11 April 2008 Secretary-General Ban Ki-moon has outlined four options for the future of the United Nations Mission in Ethiopia and Eritrea (UNMEE), including the possibility of axing the mission, because of restrictions imposed by Eritrea on its side of the disputed border.
In a special report on UNMEE, released today, Mr. Ban warns that none of the options are ideal as they all bear serious risks and would not resolve the impasse created by the Eritrean restrictions. Ending the mission could result in a return to open hostilities, for example, he says.
“Yet the prevailing circumstances seriously limit the available courses of action,” the Secretary-General writes.
One option is for the mission to resume unchanged, so long as Eritrea lifts all restrictions, resumes fuel supplies to UNMEE and allows it to perform the tasks envisaged in the cessation of hostilities agreement in 2000 that ended the last border war.
A second option is to terminate the mission altogether, while another option would be to deploy a small observer mission to only the border area to try to defuse tensions between the armed forces of Ethiopia and Eritrea.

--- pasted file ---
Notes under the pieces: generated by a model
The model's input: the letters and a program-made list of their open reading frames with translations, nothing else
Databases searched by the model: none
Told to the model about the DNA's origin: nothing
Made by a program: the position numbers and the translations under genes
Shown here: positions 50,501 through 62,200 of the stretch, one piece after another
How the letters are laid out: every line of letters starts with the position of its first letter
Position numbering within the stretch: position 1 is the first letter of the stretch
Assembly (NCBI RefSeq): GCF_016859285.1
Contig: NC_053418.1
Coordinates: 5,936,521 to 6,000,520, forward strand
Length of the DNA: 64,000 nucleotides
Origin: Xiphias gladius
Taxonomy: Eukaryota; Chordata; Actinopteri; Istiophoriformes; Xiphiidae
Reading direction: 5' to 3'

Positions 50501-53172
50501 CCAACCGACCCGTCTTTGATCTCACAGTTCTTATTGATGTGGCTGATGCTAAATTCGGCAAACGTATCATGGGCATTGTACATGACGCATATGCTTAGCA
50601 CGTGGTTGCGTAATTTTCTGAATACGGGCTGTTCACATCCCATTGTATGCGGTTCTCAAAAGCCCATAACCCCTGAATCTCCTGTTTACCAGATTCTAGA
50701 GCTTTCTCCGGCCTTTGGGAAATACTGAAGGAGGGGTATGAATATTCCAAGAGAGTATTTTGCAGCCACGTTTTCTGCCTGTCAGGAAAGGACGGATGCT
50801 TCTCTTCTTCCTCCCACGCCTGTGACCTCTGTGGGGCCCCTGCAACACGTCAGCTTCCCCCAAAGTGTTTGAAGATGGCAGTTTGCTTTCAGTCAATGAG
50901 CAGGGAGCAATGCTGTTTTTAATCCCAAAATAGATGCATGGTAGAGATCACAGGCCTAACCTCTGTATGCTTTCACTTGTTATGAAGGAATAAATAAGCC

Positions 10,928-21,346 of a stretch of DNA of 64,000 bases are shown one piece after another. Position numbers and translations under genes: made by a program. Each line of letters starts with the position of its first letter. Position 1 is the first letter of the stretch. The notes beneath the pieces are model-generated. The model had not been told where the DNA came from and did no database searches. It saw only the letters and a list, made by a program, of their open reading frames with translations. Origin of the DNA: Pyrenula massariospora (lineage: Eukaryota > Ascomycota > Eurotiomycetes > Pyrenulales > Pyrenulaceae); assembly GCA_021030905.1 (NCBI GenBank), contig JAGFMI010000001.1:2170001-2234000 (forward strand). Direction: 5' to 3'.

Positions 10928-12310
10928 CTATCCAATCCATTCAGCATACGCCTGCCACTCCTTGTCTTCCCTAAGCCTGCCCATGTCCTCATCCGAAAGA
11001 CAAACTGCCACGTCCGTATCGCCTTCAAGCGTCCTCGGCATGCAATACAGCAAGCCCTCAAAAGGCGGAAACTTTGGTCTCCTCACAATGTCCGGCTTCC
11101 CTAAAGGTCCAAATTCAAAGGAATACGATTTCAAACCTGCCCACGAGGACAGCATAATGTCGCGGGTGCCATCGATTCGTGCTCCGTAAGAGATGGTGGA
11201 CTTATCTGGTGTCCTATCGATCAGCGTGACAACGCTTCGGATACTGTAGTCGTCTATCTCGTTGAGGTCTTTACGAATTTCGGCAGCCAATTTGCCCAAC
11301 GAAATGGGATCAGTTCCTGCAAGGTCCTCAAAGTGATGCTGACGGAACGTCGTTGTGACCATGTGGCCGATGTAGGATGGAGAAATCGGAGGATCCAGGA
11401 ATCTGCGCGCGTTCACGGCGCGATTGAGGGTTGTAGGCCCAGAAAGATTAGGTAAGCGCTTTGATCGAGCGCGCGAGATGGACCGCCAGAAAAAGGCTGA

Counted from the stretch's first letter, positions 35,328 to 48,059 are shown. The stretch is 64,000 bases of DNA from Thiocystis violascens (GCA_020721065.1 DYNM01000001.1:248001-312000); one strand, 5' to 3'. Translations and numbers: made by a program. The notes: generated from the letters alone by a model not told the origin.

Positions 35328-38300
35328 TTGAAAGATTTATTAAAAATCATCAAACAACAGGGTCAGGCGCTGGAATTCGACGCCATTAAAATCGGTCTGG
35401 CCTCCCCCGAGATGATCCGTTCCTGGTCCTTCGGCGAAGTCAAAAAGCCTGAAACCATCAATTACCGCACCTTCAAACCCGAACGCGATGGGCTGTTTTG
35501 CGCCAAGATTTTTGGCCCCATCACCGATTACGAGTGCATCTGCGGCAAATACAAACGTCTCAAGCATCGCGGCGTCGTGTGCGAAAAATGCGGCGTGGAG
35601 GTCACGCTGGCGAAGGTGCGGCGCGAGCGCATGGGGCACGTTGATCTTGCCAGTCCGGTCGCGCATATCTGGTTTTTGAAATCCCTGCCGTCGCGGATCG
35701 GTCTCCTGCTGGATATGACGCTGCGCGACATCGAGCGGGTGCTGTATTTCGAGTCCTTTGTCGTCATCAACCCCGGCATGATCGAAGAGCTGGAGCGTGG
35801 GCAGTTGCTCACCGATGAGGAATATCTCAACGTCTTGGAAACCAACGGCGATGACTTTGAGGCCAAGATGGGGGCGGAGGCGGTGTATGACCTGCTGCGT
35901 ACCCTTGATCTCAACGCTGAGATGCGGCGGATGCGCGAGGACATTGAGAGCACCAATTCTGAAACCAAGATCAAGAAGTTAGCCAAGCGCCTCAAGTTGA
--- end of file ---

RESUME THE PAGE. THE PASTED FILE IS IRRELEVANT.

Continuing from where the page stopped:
The final option would be to set up liaison offices in the two capitals, Addis Ababa and Asmara, to allow the UN to remain ready to help the parties implement their peace agreement from 2000, including the demarcation of the border.
Mr. Ban outlines the advantages and disadvantages of all the options, and calls on Security Council members to decide as quickly as possible on the best way to go forward.
He also urges Ethiopia and Eritrea, “in the interest of regional peace and security, to take into account the serious consequences of the continued stalemate and accept the assistance of the Security Council and my good offices in fully implementing the agreements they have entered into.”
Mr. Ban says he will submit a further report to the Council before 31 July, when the current mandate of UNMEE is due to expire, detailing his ongoing consultations with all the parties.
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